Is your dog up to date on their vaccinations? Don’t click away now.
There’s information in this blog post you might not be aware of, and the question that brought you to this blog post stands: Why do dogs need shots? Why do dogs need vaccinations?
When you learn the purpose of vaccinations and how they play a part in your dogs’ wellness, you’ll be more confident about getting your dog up to date on vaccinations. You see, vaccines contain what’s called antigens which helps mimic disease-causing bacteria and organisms (without the negative impacts) to help the immune system identify and build up that immunity against it.
In other words, vaccines are responsible for boosting immunity in order to ward off the fatal impacts of diseases among other things.
According to the ASPCA, “Vaccines are very important to managing the health of your pet. That said, not every pet needs to be vaccinated against every disease. It is very important to discuss with your veterinarian a vaccination protocol that’s right for your pet. Factors that should be examined include age, medical history, environment, travel habits and lifestyle. Most vets highly recommend administering core vaccines to healthy pets.”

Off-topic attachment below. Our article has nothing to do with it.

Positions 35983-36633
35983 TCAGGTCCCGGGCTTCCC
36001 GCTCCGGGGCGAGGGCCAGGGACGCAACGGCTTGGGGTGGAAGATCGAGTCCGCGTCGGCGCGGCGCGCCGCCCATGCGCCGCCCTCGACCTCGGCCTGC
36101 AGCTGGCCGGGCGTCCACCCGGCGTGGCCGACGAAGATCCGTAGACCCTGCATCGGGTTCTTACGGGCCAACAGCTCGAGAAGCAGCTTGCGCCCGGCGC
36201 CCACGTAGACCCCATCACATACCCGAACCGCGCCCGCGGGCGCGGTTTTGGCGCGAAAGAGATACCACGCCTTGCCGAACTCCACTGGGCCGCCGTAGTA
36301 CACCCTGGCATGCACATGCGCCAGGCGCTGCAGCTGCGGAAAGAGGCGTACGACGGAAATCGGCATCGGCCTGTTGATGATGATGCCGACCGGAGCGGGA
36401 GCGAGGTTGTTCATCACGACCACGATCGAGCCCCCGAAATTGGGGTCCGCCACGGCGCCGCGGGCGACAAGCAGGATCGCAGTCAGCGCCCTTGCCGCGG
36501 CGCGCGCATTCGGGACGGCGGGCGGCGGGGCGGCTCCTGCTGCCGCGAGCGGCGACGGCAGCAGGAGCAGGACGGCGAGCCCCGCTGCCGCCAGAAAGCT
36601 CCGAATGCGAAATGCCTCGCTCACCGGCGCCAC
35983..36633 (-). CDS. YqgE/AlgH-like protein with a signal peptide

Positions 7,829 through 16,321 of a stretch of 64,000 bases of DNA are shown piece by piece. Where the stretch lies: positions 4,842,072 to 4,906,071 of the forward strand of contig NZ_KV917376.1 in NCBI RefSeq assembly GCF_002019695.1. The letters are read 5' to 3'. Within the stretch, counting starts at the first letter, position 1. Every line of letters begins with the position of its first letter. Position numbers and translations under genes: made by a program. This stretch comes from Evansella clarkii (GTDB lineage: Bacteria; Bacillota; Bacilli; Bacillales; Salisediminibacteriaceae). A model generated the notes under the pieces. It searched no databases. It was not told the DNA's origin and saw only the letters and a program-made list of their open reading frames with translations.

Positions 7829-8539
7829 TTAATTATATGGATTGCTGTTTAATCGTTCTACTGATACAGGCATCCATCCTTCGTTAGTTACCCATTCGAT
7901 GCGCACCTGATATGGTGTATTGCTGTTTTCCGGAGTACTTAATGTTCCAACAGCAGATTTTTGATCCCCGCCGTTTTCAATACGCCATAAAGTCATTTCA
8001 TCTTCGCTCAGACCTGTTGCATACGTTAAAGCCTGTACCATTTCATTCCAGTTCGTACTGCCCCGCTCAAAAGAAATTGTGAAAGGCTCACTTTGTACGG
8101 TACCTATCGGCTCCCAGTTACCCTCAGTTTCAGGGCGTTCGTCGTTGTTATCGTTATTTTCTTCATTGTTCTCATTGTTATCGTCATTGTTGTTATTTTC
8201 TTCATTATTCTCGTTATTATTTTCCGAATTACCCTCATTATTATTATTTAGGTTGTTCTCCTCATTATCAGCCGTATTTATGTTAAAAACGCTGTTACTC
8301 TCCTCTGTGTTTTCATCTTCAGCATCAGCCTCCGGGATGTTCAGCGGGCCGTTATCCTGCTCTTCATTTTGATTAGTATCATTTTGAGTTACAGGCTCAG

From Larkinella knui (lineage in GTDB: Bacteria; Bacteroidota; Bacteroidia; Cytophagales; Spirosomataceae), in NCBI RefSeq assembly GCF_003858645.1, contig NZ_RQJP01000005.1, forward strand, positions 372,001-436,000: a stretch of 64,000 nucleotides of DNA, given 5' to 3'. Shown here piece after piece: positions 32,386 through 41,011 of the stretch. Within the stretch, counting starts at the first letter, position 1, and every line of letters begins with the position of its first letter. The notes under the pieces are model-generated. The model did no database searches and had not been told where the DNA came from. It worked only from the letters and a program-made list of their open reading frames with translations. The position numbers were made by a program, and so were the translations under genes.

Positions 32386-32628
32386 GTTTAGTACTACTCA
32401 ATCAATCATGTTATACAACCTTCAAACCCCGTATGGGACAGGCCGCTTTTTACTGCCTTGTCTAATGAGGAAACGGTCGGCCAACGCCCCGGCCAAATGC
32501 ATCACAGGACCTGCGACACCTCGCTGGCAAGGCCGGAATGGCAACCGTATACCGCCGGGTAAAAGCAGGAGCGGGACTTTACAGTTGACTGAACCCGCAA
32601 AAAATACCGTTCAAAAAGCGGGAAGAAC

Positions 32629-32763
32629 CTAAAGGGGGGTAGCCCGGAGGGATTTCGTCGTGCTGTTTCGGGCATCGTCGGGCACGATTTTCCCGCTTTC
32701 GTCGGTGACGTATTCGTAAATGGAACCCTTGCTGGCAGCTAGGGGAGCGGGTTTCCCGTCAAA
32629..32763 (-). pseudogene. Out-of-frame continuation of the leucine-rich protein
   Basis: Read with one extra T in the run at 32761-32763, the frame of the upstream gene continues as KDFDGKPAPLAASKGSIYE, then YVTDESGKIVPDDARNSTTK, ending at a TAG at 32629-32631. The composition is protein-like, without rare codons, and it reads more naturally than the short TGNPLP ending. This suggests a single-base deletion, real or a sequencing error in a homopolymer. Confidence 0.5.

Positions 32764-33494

What kind of vaccinations are there?
Core vaccines are considered vital vaccinations for all pets. They’re required for all dogs and puppies and include “Canine distemper/adenovirus (hepatitis)/parvovirus vaccine (given as one vaccine called DAP or DHP)” and “Canine rabies vaccine”.
Non-core vaccines are not required but are deemed necessary depending on the living conditions and lifestyle of your dog. According to PetMD, they include the following vaccinations:
- Bordetella Bronchiseptica vaccine
- Parainfluenza vaccine (often combined with either the Bordetella or the DAP vaccines)
- Leptospirosis vaccine
- Lyme vaccine
- Canine influenza vaccine (H3N2 and/or H3N8)
How often should you vaccinate your dog?
Reported by Care Animal Hospital (CAH), “The AAHA and WSAVA have set some guidelines regarding dog vaccines. There’s no law or formal requirements for veterinarians to follow their suggested schedules for annual dog vaccines. The only vaccination required by law is rabies and this is usually done with an initial vaccination and one-year booster. Some U.S states only require it every three years.”
If you’d like to see a suggested schedule for vaccinations, check out this blog post: Pet Vaccines: How often should you vaccinate your dog?
Are there risks when it comes to vaccinating your dog?
While the chances are slim and fatal reactions are rare, dogs may react to vaccines with an upset stomach (diarrhea, reduced appetite, etc). CAH shares, “The most common adverse reactions are mild and short-term, including reduced appetite, fever, and swelling at the point of injection. Allergic reactions may appear within minutes or hours and may include vomiting, diarrhea, swelling, and difficulty breathing.”
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